Crowdfunding is being used to back Michigan State professor Richard Neubig's scleroderma research. (Dale G. Young / The Detroit News)
Linda Wittbrodt was perusing Michigan Technological University’s website when she stumbled across a faculty project seeking funds to teach senior citizens online skills.
Wittbrodt thought that was cool, so she donated $25 through a new approach the Upper Peninsula university is using: pitching of an idea online and asking people to make a donation, a strategy known as crowdfunding.
“It’s really great there are older people who are trying to grasp the computer world,” said Wittbrodt, a Michigan Tech alumna who is vice president of a software company for auto repair shops in Traverse City. “They can get left out of a lot of things if they don’t have that knowledge.”
Wittbrodt personifies a new source of revenue for researchers in an era when the funding environment for universities is more challenging than it has been in years. Academics who create a proposal, put it online and market it with social media can attract people’s attention — and financial support — for new ideas and research.
Donors can be people who are either interested in or touched by a project — including research into rare health problems, community outreach or work that attracts the public’s imagination, such as space exploration.
Though the contributions from crowdsourcing are small, they add up and represent a new frontier for academic funding.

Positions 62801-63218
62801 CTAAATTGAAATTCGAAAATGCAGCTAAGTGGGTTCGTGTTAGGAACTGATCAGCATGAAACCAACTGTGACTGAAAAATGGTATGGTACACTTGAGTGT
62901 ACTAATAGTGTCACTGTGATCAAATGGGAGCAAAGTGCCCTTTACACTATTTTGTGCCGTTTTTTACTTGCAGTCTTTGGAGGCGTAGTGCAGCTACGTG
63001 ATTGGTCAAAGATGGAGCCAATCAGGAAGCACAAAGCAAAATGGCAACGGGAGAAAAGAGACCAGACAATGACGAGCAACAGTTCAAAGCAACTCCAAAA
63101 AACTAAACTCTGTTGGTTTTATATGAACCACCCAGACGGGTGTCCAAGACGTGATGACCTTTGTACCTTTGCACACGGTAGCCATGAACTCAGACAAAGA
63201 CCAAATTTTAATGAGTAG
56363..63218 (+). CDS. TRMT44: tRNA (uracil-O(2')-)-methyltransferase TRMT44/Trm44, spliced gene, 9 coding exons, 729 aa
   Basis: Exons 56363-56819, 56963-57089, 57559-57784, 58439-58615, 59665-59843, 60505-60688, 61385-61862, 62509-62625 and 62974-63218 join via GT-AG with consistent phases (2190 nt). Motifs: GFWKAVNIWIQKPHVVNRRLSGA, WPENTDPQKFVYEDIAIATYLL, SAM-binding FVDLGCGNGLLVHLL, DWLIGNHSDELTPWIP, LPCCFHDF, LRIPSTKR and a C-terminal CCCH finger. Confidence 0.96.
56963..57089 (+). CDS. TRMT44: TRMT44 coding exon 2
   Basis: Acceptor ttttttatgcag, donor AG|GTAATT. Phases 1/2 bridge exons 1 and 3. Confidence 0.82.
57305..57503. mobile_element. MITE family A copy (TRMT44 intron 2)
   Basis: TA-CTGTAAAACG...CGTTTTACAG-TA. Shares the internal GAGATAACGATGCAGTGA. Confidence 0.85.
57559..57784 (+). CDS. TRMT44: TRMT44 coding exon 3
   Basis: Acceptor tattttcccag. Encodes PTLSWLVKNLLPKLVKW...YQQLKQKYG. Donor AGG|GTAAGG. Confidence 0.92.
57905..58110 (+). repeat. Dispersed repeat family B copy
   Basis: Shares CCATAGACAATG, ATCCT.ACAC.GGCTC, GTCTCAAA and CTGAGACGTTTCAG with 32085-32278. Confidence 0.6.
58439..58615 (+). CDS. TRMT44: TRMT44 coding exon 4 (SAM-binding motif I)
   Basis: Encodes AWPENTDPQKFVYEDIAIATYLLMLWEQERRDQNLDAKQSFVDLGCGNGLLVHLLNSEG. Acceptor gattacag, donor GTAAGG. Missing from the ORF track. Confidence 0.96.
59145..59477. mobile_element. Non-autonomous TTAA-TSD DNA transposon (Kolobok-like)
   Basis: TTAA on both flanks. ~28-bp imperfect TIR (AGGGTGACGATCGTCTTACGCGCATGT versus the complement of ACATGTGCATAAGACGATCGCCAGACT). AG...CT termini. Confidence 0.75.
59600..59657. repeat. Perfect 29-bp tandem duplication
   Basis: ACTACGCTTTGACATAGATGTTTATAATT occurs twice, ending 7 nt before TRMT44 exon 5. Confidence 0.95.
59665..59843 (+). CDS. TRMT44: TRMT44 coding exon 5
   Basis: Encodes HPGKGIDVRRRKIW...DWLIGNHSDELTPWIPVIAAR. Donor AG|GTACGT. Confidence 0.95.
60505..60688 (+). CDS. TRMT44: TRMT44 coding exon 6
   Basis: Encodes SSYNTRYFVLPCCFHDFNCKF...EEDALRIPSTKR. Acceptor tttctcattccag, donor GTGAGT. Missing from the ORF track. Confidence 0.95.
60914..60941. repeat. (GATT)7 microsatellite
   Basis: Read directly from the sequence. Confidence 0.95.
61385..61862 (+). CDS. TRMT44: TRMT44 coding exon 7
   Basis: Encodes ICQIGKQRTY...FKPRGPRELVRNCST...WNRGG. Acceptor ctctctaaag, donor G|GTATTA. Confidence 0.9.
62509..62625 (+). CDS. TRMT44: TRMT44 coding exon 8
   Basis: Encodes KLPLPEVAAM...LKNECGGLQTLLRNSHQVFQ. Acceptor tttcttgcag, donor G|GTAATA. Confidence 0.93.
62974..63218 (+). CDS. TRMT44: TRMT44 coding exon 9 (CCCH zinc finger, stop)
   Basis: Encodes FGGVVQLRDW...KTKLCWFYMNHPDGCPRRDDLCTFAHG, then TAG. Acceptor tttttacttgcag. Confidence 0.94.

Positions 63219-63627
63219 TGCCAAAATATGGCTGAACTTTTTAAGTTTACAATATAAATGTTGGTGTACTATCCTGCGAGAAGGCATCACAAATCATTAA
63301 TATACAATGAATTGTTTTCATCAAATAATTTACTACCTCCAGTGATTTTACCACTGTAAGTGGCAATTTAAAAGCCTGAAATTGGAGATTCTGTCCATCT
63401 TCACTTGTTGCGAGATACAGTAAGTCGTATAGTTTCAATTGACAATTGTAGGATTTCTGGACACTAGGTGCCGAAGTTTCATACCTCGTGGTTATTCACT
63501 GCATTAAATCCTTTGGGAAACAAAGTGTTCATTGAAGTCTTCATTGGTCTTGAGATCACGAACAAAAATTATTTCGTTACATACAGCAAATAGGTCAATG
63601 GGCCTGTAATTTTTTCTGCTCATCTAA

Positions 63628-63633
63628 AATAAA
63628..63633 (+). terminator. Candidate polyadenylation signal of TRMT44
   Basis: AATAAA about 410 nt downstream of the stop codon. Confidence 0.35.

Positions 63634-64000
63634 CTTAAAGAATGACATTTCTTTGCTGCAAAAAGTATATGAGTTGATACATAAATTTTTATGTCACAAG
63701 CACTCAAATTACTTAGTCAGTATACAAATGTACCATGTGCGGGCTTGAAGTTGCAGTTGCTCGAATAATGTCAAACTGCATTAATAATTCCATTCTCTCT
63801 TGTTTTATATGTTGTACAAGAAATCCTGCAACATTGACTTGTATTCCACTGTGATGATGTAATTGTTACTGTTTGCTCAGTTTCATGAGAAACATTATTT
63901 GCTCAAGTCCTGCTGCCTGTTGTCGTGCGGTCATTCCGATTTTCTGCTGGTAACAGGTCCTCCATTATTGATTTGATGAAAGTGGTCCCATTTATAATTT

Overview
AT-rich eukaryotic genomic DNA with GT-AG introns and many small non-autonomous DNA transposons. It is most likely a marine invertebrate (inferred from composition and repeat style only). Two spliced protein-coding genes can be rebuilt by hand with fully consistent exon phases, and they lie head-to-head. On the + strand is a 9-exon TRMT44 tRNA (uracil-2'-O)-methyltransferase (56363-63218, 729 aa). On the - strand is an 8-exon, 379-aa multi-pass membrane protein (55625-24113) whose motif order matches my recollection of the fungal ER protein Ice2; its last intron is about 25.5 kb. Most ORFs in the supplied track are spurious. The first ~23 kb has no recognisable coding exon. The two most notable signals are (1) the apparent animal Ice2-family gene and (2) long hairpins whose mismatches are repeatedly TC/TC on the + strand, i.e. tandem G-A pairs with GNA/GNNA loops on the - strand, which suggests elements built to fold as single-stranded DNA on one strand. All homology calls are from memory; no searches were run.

“Crowdfunding is here to stay,” said Natasha Chopp, research development and marketing manager of Superior Ideas, the crowdfunding site created two years ago at Michigan Tech. “It’s a new, kind of exciting way for people to spread the word and reach a whole different network of people.”
When combined with promotion through Facebook, Twitter and other social media sites, crowdfunding has helped raise money for new business owners, musicians and nonprofits. Last month, an Ohio man raised $55,000 to make a bowl of potato salad.
It’s also a worldwide phenomenon. In May, the United Kingdom-based Crowd Funding Centre released a report showing that the practice is growing globally, more than doubling every 60 days. The report estimated that 18,000 to 22,000 projects are open at any time.
Academia entered the foray as funding for research through the federal government — mostly through the National Institutes of Health — has been scaled back in recent years. After peaking at $31.2 billion in fiscal year 2010, the NIH’s budget decreased in each of the next three years, falling to $29.3 billion in 2013.
With government funding down, researchers have looked more to private investors to help support their work, said Daryl Weinert, associate vice president for research-sponsored projects at the University of Michigan. In general, 80 percent of university research is supported by the government, 10 percent by private investors and 10 percent by philanthropic organizations.
Crowdfunding is the newest alternate source of money, though it is not expected to replace or even rival federal grants.
“(But) it’s intriguing,” Weinert said. “You suddenly have a chance through the power of technology to move quickly and to connect with specialized audiences with special interests. That was never true before the power of the Internet and social media. It’s been intriguing to watch the kind of things that crowdfunding has enabled.”